It’s a tale as old as technology. A restaurant is doing business, they have a problem, a company pops up with software to solve the problem, restaurant adopts technology, technology is siloed from the other pieces of business, repeat until there are 12 separate systems creating a new problem because they don’t integrate.
According to Hospitality Technology’s webinar The Intelligent Restaurant Infrastructure: Solving the Integrations & Insights Challenge, restaurant brands name disparate systems and lack of integration as their largest obstacle to leveraging the data they get from restaurant technology. However, in our data-driven world, insights about customers, the ability to personalize their experiences, accurate ordering and scheduling, and the profitability those drive—these all come from data and the inability to parse it is a problem.
Not only does a well-integrated restech stack help you better see the data you’re collecting, it also helps:
- Improve profitability through better control of food and labor costs
- Reduce human error through automation
- Shape better user experiences
- Reduces management time spent collecting and compiling data
- Understand if you’re meeting performance goals
More than half of restaurants with a tech stack have 10 or more systems/apps, which is a huge issue given that 40% of restaurants name lack of integrations their biggest challenge to fully leveraging their data. Add to all of that, IT teams with poor integrations have trouble proving ROI, further restricting already tight tech budgets.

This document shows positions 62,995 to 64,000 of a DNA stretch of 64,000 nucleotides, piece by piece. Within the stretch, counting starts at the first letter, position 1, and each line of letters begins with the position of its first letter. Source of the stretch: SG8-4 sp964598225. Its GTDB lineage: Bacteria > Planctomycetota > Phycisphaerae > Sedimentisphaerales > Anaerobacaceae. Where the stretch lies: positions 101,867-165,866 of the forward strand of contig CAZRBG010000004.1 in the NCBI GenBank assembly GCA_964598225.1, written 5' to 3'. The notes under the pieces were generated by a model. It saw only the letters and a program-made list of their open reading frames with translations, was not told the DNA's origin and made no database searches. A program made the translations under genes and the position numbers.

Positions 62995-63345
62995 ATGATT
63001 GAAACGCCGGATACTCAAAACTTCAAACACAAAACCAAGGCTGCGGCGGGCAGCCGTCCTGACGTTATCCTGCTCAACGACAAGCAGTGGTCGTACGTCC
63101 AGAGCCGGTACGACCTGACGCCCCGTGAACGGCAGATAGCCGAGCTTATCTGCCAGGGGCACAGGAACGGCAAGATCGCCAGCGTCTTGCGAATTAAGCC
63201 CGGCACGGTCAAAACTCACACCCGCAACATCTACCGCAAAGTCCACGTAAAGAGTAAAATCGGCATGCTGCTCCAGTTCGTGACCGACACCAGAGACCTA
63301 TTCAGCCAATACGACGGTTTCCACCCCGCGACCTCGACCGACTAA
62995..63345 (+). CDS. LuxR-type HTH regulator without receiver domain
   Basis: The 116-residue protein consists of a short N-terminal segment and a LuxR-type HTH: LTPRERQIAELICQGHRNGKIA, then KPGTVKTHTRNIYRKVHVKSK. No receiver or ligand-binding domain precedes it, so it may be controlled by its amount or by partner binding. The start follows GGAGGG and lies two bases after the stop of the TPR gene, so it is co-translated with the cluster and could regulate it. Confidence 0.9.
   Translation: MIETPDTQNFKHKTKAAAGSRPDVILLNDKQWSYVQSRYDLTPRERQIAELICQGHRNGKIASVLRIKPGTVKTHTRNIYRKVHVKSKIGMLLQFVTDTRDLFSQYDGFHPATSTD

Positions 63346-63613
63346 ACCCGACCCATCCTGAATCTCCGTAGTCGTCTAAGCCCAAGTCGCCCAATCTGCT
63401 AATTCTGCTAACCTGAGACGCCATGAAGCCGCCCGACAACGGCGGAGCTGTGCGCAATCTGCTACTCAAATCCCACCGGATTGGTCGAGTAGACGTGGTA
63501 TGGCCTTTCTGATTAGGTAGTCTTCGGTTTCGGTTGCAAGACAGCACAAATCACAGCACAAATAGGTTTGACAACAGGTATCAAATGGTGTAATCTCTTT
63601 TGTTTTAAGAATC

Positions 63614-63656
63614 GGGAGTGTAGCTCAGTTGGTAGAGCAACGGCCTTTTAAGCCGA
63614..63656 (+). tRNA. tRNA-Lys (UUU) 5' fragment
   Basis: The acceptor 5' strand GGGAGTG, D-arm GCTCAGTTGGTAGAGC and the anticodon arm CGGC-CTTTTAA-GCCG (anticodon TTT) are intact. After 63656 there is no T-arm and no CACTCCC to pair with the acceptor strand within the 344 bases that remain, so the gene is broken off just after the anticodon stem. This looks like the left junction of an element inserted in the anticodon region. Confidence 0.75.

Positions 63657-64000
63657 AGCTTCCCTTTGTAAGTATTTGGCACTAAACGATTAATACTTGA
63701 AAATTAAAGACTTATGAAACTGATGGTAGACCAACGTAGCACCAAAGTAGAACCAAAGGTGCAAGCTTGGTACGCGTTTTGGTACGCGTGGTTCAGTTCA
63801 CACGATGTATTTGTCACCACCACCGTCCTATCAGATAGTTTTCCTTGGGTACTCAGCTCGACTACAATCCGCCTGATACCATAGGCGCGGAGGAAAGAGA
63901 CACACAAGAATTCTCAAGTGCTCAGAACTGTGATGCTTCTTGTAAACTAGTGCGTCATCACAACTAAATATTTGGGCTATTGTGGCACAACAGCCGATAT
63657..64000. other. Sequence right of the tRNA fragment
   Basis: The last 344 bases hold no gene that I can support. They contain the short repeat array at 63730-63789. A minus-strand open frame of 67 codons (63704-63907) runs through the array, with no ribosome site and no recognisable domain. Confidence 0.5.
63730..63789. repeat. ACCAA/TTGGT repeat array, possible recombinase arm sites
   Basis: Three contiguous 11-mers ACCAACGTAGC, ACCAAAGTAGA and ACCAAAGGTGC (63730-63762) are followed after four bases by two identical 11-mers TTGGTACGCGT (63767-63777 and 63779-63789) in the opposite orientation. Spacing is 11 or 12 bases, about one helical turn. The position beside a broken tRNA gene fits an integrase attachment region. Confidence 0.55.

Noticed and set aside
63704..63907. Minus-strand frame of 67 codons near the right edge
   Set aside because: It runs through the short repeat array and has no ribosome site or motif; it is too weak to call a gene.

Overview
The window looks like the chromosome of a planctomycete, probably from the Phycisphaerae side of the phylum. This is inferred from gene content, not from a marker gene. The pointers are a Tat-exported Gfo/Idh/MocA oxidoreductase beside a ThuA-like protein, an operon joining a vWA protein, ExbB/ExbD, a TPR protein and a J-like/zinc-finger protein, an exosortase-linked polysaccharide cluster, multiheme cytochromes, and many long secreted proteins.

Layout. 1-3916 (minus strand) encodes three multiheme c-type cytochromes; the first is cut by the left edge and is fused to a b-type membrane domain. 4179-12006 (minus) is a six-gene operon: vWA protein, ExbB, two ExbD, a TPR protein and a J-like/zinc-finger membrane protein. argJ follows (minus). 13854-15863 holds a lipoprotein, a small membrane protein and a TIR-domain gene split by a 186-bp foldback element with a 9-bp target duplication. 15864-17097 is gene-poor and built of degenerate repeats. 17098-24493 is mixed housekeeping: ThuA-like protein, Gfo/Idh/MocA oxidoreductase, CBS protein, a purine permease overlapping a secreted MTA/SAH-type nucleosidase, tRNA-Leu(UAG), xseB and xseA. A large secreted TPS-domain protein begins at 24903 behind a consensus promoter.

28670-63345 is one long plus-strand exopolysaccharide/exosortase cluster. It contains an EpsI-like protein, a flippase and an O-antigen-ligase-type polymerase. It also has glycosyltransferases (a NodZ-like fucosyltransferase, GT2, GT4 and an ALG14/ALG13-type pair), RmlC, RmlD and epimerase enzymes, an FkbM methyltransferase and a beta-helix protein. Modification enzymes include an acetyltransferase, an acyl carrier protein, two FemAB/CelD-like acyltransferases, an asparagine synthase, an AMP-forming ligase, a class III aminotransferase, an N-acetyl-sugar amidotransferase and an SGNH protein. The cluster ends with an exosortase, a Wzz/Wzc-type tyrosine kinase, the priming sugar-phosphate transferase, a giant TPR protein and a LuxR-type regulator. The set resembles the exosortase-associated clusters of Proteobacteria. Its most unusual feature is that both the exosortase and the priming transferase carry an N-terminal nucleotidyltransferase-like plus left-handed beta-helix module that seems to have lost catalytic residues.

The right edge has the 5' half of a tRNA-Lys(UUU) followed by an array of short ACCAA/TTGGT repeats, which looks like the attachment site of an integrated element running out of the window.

So what should you look for when evaluating restaurant technology?
- The best way to reduce integration issues is to need as few integrations as possible. So look for all-in-one restaurant management software that can handle several of your needs. While you may fear the difficulty of migrating your current solutions into one place, you’re just prolonging your problems and delaying any migrations issues by doing so. Ultimately it’s better to have as many needs as possible taken care of in a unified solution.
- Talk to all your tech partners. Thoroughly evaluate the integrations they offer and ask specific questions about current clients they share. If this is a new integration, get a reference from the partners for a customer who has gone through adding an integration.